Monday, November 09, 2009

Third Quarter Earnings Derby: Bears on the Run

With only few companies left to report earnings for the third quarter, some striking trends are apparent in the data.
  1. For four consecutive weeks the % positive surprises have held steady at between 80% and 85%. This is the highest quarterly earnings-beat rate that I have ever seen and shows that US businesses are right-sizing their cost structures in a remarkable fashion. Alan Greenspan used to speak glowingly about the flexibility of American business management. This right- sizing of costs is vivid proof of just how flexible the average company in this country is.
  2. While the average earnings for all reporting companies are 15% lower than the third quarter of 2008, the results are better than the -20% estimate at the beginning of the earnings season.
  3. The positive average surprise has been nearly 15%, again an extremely high figure and higher than last quarter's surprise rate.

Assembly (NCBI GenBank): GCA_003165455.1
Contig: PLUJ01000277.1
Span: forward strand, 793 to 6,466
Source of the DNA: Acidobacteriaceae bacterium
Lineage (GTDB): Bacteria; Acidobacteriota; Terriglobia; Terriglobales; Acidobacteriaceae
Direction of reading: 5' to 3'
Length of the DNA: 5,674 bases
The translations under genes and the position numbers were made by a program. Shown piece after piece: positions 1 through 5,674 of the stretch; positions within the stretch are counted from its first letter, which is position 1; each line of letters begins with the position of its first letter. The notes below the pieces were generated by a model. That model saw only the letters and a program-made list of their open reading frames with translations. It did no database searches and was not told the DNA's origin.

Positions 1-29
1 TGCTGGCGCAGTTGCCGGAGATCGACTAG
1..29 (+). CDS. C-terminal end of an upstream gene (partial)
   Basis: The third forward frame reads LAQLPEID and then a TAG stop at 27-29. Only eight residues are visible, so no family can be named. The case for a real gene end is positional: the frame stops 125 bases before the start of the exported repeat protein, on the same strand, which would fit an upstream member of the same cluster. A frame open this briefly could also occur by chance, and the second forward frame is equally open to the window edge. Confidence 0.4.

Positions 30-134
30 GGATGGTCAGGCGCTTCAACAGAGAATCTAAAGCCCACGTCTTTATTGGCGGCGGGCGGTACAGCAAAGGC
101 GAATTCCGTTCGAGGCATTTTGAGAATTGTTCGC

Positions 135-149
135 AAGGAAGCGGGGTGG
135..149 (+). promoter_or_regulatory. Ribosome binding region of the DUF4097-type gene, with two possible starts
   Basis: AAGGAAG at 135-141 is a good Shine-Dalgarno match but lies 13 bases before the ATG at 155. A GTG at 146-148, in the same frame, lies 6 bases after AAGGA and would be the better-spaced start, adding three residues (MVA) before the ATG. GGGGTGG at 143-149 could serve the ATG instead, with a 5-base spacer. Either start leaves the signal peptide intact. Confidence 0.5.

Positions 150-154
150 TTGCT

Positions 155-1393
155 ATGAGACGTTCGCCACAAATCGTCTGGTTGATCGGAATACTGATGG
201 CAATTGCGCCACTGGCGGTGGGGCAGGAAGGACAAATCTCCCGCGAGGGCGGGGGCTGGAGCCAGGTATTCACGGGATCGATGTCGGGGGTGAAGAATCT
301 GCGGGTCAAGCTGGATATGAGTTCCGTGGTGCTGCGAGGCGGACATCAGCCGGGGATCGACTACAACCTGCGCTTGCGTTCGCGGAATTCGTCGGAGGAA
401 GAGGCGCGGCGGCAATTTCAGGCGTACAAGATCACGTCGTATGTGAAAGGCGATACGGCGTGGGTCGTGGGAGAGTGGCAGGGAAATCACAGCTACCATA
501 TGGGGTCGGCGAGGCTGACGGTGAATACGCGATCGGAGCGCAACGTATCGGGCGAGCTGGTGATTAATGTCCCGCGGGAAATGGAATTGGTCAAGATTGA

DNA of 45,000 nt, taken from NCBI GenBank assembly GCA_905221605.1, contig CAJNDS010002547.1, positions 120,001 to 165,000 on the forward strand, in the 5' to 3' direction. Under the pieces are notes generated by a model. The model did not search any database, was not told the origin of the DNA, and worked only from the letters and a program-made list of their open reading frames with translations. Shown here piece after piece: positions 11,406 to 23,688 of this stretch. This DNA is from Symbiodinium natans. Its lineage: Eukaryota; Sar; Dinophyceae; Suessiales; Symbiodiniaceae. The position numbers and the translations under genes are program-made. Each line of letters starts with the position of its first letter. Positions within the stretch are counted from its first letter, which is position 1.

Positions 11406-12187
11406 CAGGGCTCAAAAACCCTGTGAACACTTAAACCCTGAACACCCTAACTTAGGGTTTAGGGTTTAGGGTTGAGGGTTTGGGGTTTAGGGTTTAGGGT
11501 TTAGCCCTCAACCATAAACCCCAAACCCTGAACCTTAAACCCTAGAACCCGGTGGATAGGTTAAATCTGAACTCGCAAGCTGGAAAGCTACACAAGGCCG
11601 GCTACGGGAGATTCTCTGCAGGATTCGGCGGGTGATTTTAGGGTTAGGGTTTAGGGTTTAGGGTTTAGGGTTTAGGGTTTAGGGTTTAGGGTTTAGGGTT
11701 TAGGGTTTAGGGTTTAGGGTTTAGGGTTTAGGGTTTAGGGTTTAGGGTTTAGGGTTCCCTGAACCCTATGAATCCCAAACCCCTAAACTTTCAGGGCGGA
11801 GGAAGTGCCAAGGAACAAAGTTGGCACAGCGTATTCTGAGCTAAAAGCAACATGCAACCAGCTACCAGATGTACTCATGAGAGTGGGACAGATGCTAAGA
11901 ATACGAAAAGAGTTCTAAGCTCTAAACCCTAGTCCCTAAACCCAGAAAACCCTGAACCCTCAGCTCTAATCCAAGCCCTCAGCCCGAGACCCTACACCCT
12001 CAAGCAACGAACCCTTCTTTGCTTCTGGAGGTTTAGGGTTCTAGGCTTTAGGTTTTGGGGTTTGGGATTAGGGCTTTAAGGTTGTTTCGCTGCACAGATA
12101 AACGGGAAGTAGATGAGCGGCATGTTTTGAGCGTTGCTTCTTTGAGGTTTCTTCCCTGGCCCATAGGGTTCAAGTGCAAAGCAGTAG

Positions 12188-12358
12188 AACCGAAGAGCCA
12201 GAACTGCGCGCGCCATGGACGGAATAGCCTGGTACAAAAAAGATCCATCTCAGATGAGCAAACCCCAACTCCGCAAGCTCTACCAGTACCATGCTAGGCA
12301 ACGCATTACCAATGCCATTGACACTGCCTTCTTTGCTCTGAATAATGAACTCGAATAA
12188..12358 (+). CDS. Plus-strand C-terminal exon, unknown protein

4. Overall corporate sales are down approximately 12% from a year ago, right on Wall Street estimates. Wall Street analysts, however, are now estimating that both earnings and sales will be higher, on a year over year basis, for the fourth quarter of 2009.
  5. Larger companies are reporting better earnings than smaller companies.
  6. Multi-national companies are reporting better earnings than domestic companies, as a result of their greater global sales, as well as the falling dollar.
Revenues and earnings for major US companies are estimated to be higher in 2010 than in 2009. The coming year will likely be the first up year for earnings since 2007. In the face of this "on balance" good news, the path of least resistance for stocks is up. The ferocious roars of the bears is increasingly sounding like the wailings' of ghosts of nightmares past.